SUU is not a bootable ISO. Previously you had to use Dell Systems Build and Update Utility (SBUU) to boot from it first and then mount the ISO to proceed with the upgrade. Starting with Dell 11G servers you don’t need it anymore and can upgrade firmware straight form Dell Lifecycle Controller (LC).

You’ll need to boot into the Lifecycle Controller and choose Firmware Update > Launch Firmware Update > Local Drive(CD or DVD or USB). Mount the SUU ISO and the rest is fairly straightforward. LC will upgrade the firmware and reboot the blade.

lc_upgrade

Conclusion

Dell Repository Manager is the recommended approach to upgrade firmware on Dell hardware. Unlike SUU, DRM downloads the latest updates and only the necessary components. It is also capable of making a bootable ISO.

If you have issues, rely on Server Update Utility as it’s bulletproof and always work. But be prepared to download a 12GB ISO image and make sure you have an option to bypass proxy.

Exporting Performance Data from NetApp DataFabric Manager

May 30, 2013

OnCommand_Unifiedmanager_LowResQuick post on how to export custom data from DataFabric Manager Performance Advisor.

NetApp Management Console gives a convenient access to the Performance Advisor data and graphs for a comprehensive analysis of NetApp performance. But NMC only shows graphs and doesn’t give access to the exact numbers. But there is a way to export them for further analysis from the dfm cli:

> dfm perf data retrieve -o filer_name -C disk:disk_busy -b “2013-05-23 12:00:00” -e “2013-05-23 17:00:00” -s 3600 -x TimeIndexed > C:\Temp\dfm_export.txt

Default sample rate for the performance data is 15 minutes. It means that you will get 20 lines of data for a 5 hour period. You can specify the data sample rate in seconds by using ‘-s’ key. Particular performance counter is specified by ‘-C’ key. To list all the available counters run:

> dfm perf export counter list

Data is exported in a list format, if you want it to look more like a spreadsheet, use ‘-x TimeIndexed’. And that’s all for now.

Export share in ROCKS

March 14, 2012

In my previous post I described how you can present an iSCSI LUN to a Linux host. I moved all home directories to this NAS share, but later I came to the conclusion that making separate share would be better. Users should have ability to quickly compile applications in their home directories. If home directories are also used as target storage for computational data, then during computation, iSCSI network link can become a bottleneck and slow down everything. That’s why I decided to separate them. It requires exporting additional share and it can be done very easily in ROCKS.

1. Mount the LUN to say /export/scratch

2. Make export by adding (all in one line) to /etc/exports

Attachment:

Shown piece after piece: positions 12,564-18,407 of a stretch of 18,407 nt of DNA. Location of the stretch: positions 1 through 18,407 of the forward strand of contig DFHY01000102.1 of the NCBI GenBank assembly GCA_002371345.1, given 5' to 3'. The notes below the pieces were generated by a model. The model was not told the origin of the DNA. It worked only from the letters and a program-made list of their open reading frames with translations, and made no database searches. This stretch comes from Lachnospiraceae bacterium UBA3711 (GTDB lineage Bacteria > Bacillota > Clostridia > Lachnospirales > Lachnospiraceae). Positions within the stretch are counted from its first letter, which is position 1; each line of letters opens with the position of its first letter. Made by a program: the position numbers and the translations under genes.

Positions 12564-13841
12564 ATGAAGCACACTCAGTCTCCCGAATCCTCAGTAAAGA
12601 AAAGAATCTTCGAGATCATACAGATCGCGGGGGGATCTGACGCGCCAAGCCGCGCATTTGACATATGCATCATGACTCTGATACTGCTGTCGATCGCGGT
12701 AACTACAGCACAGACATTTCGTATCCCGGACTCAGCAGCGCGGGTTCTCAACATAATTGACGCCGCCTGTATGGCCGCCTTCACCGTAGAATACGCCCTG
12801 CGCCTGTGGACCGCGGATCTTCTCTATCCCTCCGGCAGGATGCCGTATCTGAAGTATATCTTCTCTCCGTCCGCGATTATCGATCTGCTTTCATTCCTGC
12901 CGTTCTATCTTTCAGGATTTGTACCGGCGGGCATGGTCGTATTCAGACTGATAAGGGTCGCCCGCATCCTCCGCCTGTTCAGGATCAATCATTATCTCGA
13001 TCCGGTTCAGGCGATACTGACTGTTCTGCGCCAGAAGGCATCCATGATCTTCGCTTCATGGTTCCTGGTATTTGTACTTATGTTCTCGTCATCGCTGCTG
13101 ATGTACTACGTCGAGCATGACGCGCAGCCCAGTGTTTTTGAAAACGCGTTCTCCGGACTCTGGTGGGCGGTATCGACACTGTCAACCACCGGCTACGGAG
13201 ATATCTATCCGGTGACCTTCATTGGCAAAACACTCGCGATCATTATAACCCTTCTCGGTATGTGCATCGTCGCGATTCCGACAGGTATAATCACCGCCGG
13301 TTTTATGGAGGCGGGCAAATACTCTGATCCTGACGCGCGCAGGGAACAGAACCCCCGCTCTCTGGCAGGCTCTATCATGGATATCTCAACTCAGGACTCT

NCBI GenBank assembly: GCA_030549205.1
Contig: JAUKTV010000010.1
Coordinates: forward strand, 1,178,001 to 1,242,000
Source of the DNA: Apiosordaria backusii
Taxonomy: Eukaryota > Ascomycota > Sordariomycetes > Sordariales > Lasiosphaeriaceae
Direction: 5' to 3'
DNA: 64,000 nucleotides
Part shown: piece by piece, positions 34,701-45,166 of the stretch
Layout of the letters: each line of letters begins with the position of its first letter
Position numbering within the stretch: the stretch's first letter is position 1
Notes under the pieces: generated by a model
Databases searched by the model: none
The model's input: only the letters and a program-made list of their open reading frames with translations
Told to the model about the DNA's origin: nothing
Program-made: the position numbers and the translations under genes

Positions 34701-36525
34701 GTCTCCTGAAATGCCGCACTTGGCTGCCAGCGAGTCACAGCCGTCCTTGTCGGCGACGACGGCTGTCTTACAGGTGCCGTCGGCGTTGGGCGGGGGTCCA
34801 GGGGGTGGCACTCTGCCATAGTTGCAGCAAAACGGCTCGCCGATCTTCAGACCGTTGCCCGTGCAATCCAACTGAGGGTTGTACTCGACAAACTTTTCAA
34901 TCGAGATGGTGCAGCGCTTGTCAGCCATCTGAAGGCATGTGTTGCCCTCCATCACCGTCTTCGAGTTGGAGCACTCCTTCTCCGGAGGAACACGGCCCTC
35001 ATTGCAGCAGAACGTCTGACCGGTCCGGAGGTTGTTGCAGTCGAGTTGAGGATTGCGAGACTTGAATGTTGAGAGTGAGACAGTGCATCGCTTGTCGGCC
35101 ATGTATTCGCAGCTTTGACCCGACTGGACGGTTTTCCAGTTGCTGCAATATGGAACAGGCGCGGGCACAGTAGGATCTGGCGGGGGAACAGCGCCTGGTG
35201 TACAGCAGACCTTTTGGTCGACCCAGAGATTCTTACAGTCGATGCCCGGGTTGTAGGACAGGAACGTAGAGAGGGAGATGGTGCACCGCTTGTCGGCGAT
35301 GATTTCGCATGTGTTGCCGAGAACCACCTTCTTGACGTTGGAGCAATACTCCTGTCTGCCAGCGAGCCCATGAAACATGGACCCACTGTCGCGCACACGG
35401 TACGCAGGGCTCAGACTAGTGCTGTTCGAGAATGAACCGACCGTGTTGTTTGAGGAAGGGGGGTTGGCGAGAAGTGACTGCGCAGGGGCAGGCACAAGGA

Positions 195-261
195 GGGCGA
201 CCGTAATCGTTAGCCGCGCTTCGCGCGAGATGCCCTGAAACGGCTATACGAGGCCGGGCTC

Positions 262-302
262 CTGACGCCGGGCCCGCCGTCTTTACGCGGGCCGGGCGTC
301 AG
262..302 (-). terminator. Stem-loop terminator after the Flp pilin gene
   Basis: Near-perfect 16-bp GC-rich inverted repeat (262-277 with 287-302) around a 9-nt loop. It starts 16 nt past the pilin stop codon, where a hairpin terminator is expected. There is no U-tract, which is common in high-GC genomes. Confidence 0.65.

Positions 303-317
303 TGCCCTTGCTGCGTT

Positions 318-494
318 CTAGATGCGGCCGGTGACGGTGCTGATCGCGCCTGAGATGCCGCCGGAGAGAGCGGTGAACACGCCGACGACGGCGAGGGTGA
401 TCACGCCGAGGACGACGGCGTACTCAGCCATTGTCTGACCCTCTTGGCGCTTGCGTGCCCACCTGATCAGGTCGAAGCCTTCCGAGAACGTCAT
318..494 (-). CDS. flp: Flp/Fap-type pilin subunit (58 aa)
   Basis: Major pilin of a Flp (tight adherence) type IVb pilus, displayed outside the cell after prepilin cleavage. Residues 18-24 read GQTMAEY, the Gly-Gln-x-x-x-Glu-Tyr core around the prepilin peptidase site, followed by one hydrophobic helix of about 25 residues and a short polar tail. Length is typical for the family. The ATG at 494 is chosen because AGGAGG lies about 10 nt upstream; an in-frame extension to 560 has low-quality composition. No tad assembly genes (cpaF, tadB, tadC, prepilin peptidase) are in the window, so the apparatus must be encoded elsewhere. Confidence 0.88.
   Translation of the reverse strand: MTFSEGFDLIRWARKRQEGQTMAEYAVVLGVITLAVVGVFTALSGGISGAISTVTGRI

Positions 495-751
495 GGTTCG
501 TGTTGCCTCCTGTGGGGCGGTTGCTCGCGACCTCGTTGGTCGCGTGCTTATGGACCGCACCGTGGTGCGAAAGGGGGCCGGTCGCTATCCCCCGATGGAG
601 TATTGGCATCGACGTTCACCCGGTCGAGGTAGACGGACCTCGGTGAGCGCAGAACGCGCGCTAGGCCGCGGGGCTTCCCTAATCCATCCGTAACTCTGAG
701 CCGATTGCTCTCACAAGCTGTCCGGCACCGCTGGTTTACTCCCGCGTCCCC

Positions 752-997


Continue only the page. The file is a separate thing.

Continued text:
/export/scratch 192.168.111.128(rw,async,no_root_squash) 192.168.111.0/255.255.255.0(rw,async)

3. Restart nfs

/etc/rc.d/init.d/nfs restart

4. Add line to /etc/auto.share

scratch master.local:/export/&

5. Update 411 config

make -C /var/411

Now share is accessible by all compute nodes from /share/scratch.

Same process is described in ROCKS FAQ here.

Present NetApp iSCSI LUN to Linux host

March 7, 2012

Consider the following scenario (which is in fact a real case). You have a High Performance Computing (HPC) cluster where users usually generate hellova research data. Local hard drives on a frontend node are almost always insufficient. There are two options. First is presenting a NFS share both to frontend and all compute nodes. Since usually compute nodes  connect only to private network for communication with the frontend and don’t have public ip addresses it means a lot of reconfiguration. Not to mention possible security implications.

The simpler solution here is to use iSCSI.  Unlike NFS, which requires direct communication, with iSCSI you can mount a LUN to the frontend and then compute nodes will work with it as ordinary NFS share through the private network. This implies configuration of iSCSI LUN on a NetApp filer and bringing up iSCSI initiator in Linux.

iSCSI configuration consists of several steps. First of all you need to create FlexVol volume where you LUN will reside and then create a LUN inside of it. Second step is creation of initiator group which will enable connectivity between NetApp and a particular host.  And as a last step you will need to map the LUN to the initiator group. It will let the Linux host to see this LUN. In case you disabled iSCSI, don’t forget to enable it on a required interface.

vol create scratch aggrname 1024g
lun create -s 1024g -t linux /vol/scratch/lun0
igroup create -i -t linux hpc
igroup add hpc linux_host_iqn
lun map /vol/scratch/lun0 hpc
iscsi interface enable if_name

Linux host configuration is simple. Install iscsi-initiator-utils packet and add it to init on startup. iSCSI IQN which OS uses for connection to iSCSI targets is read from /etc/iscsi/initiatorname.iscsi upon startup. After iSCSI initiator is up and running you need to initiate discovery process, and if everything goes fine you will see a new hard drive in the system (I had to reboot). Then you just create a partition, make a file system and mount it.

iscsiadm -m discovery -t sendtargets -p nas_ip
fdisk /dev/sdc
mke2fs -j /dev/sdc1
mount /dev/sdc1 /state/partition1/home

I use it for the home directories in ROCKS cluster suite. ROCKS automatically export /home through NFS to compute nodes, which in their turn mount it via autofs. If you intend to use this volume for other purposes, then you will need to configure you custom NFS export.